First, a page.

Portrait of the artist: Jo Brand, comedian

Portrait of the artist: Jo Brand, comedianWhat got you started?

I thought I was funny as a kid. I used to play tricks on my brothers – I'd tie a two-shilling piece to a bit of cotton, then pull it away as they went to grab it. My dad didn't think I was funny, though – just grumpy.

Do you suffer for your art?

No, I don't think so. I get mildly pissed off for my art, but that's not quite the same thing, is it?

Why are there so few successful women comedians?

The major reason is self-confidence. I've seen a lot of women give up after they've had three or four bad gigs in a row. It's very difficult to learn not to take nasty heckles personally.

Tell us a joke you wish you'd written.

It's more of a line than a joke, but I've always admired what standup Fred MacAulay says to the audience if he ever does a joke that dies on its arse. "That's the best that joke's ever gone," he says – and he always gets a really big laugh.

Is there anything you regret?

Loads of things. Like doing this appalling kids' Christmas TV show called Only Fools and Turkeys. I had to sit in a cafe in west London dressed as a fairy for hours, with builders coming in and out, taking the piss out of me.

Which artists do you most admire?

Kate Atkinson. She's written a series of thrillers featuring a jaded, rather unattractive detective. If I ever met him, I would throw him on the floor immediately and beg him to marry me.

What art work would you like to own?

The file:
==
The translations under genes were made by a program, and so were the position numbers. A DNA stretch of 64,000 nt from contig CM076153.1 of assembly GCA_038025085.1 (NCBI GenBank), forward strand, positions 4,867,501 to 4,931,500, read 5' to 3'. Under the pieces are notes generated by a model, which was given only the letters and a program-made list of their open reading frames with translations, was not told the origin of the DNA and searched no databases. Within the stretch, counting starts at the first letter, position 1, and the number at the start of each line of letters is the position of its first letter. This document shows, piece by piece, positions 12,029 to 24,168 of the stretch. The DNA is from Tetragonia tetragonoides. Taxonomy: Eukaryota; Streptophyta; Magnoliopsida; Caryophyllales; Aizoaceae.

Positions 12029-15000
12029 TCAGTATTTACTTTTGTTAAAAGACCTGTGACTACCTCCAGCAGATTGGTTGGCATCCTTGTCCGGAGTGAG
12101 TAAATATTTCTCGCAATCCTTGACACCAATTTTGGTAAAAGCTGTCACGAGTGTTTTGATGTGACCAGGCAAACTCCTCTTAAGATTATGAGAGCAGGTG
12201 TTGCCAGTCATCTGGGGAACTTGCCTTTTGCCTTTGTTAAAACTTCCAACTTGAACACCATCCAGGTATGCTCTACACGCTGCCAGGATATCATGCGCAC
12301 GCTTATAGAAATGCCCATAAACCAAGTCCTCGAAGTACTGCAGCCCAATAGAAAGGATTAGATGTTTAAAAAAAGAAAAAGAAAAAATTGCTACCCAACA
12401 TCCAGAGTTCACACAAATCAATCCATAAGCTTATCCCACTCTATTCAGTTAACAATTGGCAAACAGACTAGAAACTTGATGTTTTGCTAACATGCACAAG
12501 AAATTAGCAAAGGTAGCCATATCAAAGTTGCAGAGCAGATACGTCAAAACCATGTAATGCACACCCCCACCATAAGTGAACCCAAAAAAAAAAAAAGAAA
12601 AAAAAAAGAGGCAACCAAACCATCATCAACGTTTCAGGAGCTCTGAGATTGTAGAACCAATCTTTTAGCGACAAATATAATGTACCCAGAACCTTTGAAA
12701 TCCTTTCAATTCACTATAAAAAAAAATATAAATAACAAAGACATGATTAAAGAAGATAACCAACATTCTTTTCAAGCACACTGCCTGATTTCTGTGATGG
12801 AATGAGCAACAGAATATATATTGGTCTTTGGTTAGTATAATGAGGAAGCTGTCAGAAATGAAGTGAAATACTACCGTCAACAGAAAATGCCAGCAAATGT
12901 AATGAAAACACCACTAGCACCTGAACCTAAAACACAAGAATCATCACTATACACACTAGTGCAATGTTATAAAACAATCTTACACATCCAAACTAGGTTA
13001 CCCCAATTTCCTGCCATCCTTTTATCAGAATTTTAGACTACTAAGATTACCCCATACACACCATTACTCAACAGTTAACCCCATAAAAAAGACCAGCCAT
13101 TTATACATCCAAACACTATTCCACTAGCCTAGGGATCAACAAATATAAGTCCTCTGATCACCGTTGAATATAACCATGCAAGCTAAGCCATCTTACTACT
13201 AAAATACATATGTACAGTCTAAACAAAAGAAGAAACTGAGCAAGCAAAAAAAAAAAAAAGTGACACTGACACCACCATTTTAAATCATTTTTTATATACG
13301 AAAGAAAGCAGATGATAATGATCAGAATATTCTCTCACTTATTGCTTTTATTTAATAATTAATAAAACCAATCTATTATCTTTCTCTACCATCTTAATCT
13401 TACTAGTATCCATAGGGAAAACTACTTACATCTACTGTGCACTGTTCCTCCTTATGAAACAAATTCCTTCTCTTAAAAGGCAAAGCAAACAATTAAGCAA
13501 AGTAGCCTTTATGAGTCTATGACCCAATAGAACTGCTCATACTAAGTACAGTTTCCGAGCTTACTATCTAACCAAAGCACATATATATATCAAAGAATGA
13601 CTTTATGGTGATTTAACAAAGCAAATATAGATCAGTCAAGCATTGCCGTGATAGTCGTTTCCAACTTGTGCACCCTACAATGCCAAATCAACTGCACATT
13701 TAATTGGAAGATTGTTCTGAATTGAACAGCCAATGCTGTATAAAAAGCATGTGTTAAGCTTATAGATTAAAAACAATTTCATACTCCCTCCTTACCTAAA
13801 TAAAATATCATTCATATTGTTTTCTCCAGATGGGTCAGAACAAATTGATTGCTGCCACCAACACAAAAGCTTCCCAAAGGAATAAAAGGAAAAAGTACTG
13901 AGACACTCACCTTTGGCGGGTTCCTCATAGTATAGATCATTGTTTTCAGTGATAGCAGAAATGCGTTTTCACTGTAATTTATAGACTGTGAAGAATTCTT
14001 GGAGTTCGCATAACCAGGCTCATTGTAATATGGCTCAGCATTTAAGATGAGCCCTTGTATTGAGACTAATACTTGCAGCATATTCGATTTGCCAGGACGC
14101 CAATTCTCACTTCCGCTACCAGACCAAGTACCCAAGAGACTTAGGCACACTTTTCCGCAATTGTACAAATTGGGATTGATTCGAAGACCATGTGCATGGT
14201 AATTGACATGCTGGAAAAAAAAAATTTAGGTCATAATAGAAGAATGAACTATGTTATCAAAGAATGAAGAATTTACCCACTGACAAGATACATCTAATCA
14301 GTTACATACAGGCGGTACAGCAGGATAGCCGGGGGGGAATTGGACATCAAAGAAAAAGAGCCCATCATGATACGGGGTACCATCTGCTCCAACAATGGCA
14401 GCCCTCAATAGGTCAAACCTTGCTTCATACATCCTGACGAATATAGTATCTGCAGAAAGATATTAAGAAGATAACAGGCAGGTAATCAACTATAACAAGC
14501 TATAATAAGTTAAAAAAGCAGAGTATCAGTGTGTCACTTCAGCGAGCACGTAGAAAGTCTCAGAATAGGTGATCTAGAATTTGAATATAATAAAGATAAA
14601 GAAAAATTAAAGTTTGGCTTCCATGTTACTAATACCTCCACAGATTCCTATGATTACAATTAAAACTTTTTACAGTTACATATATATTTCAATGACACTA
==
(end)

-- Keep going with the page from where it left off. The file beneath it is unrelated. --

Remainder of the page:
Something by Stanley Spencer – either The Resurrection, or the Sandham Memorial Chapel, rebuilt in my garden. I love the contrast between his serious religious subjects and the cosy, villagey feel of the characters. It's like having Michelangelo living next door, painting what he sees around him.

What one song would work as the soundtrack to your life?

Oh crikey oh riley . . . Radio Radio by Elvis Costello. I like his cynicism.

Complete this sentence: At heart I'm just a frustrated . . .

Prime minister.

What's the worst thing anyone ever said about you?

When I got married, the Sun ran the headline: "Here comes the bride, all fat and wide." Luckily, it was a few days after the wedding – but it was still hideous to read at a great romantic moment. Now I couldn't give a toss.

Powered by Guardian.co.ukThis article was written by Interview by Laura Barnett, for The Guardian on Monday 27th December 2010 22.30 Europe/London

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